UPDATED: At 4:58 p.m. with quotes from Josh Hamilton and Ron Washington, and again at 7:02 p.m. to change "black arm bands" to "black ribbons on their uniforms".
ARLINGTON -- Texas Rangers Club President and CEO Nolan Ryan announced today the team will be opening a memorial fund to benefit the family of Shannon Stone, the Brownwood, Texas, firefighter who died at the Rangers game Thursday night.
Ryan made a brief statement asking media not to show footage of Stone's fall from the left field stands during last night's game with the Oakland A's then took questions from the gathered members of the press about the accident.
"It's a very, very sad day for the Texas Rangers organization," Ryan said. "With the tragedy that we had last night, it hits us at our roots of who we are."
Ryan said he spoke with Jenny Stone, the widow of Mr. Stone, over the phone this morning.
"She's very concerned about her son and the impact that this is having on him, rightly so," Ryan said.
Ryan said the Texas Rangers Foundation is starting a memorial account today and the club will be making a "substantial" donation to that account. Additionally, the president said the team will encourage anyone who would like to give to that account to do so. There will be an announcement regarding the account before tonight's game and kiosks around the stadium will be able to take donations, and it will also be possible to donate through the team's website.
The Rangers did not have memorial or funeral services information as of Friday afternoon.
"As a father and a grandfather, my heart goes out to that family and for Jenny Stone and for her son, Cooper," Ryan said.
Just over a year ago the Rangers had a fan drop from the upper deck of Rangers Ballpark in Arlington while trying to catch a foul ball. Ryan said after the incident last year, there was a study of the railings in the ballpark that found all railings met or exceeded the dimensions called for in the building code.
Ryan said a City of Arlington building inspector had already checked the stadium again Friday morning and found it met code.
Stone fell when outfielder Josh Hamilton threw a ball into the stands for the man and his son. The Rangers All-Star said the entire scene played out in slow motion in front of him. He had thrown an earlier foul ball to the ball girl, then a man behind him asked if he could throw them the next one. Hamilton turned around and saw Stone and his son.
He nodded and threw the next foul ball in the direction of the fans, only to see Stone fall behind the out-of-town scoreboard. It is a drop of about 20 feet onto a concrete walkway.
Hamilton said he stayed up with his wife, Katie, and their children to talk about the accident last night.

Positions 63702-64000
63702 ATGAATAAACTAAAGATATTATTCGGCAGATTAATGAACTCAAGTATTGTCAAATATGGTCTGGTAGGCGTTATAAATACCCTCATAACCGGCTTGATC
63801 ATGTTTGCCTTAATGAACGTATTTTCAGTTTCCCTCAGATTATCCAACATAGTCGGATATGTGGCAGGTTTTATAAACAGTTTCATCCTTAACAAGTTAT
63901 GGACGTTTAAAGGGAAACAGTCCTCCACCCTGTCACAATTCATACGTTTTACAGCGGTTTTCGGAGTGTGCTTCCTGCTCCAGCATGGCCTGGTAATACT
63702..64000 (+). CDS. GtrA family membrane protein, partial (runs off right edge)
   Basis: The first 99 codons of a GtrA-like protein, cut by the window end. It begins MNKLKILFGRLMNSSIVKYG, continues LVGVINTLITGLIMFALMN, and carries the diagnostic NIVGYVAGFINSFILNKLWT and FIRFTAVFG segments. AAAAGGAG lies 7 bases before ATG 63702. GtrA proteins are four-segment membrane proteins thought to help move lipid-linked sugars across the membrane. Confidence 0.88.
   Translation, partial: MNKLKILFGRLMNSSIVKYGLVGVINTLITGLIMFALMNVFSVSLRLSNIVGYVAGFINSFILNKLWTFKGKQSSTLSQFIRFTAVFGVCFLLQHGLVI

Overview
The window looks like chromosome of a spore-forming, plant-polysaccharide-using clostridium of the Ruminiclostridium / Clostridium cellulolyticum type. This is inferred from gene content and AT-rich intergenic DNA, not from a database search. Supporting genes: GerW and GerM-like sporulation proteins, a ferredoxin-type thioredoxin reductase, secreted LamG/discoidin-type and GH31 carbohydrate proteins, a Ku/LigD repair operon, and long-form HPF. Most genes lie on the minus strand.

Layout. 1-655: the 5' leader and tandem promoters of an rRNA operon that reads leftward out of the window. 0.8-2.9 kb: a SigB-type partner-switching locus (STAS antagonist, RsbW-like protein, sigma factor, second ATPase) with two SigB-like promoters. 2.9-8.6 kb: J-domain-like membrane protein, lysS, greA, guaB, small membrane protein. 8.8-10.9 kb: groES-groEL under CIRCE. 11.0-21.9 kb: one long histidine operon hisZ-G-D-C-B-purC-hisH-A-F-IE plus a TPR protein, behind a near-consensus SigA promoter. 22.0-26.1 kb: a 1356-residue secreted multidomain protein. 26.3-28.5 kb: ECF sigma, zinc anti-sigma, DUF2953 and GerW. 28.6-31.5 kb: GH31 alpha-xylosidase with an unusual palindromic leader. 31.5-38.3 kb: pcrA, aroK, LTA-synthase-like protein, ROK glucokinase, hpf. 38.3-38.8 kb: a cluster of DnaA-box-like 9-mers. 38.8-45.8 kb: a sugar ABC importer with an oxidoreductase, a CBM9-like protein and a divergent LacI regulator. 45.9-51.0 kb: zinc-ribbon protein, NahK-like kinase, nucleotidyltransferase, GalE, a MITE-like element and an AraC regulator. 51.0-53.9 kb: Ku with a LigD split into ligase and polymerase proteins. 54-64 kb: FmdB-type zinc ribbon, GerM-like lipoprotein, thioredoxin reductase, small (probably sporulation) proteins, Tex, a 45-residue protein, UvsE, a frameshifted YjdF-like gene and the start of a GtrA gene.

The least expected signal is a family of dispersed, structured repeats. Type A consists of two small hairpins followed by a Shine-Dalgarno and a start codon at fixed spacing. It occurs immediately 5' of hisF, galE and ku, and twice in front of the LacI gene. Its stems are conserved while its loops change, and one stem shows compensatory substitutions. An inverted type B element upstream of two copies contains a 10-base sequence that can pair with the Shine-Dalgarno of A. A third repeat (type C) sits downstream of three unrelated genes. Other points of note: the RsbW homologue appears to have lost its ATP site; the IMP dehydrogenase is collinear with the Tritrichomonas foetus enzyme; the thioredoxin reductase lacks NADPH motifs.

"It's just hard for me, y'know, hearing a little boy screaming for his daddy after he had fallen, then being home with my kids," Hamilton said. "It really hit home last night."
The 2011 All-Star said the accident showed how fragile life can be. He said he intends to reach out to family, though he hadn't done so yet. He wanted to give them space after such a tragedy.
"It's pretty surreal," Hamilton said. "It brings things into perspective; how quickly lives can change in the blink of an eye and very unexpectedly."
However Hamilton will be starting in left field tonight for the Rangers as they face the A's. He said he felt an obligation to the organization and the team to be on the field trying to help his teammates.
"I talked to Wash, I talked with [first base coach] Gary Pettis about if I feel like I need some time, then I'll take the time," Hamilton said. "There's nothing that I could do by not playing that I couldn't do by playing."
Both teams will be wearing black ribbons on their uniforms, there will be a moment of silence for Stone before the game and the flags at Rangers Ballpark in Arlington will remain at half-staff the rest of the weekend.
Ryan and Texas manager Ron Washington encouraged any players who didn't feel ready to play tonight to let them know. Washington said none of the Rangers took them up on the offer.
"I expect us to continue to play baseball the way we've been playing," Washington said. "We all feel bad about what happened, but no one cancelled this game today. So it's got to be played and we're not going to use what happened yesterday as an excuse for not going out there and playing baseball."
The team will have support staff in place for any players or medical staff affected by the accident.
"We have a councilor on staff with our organization and that person is going to be available for our players, and then we also have availability for the [emergency] responders that responded last night," Ryan said.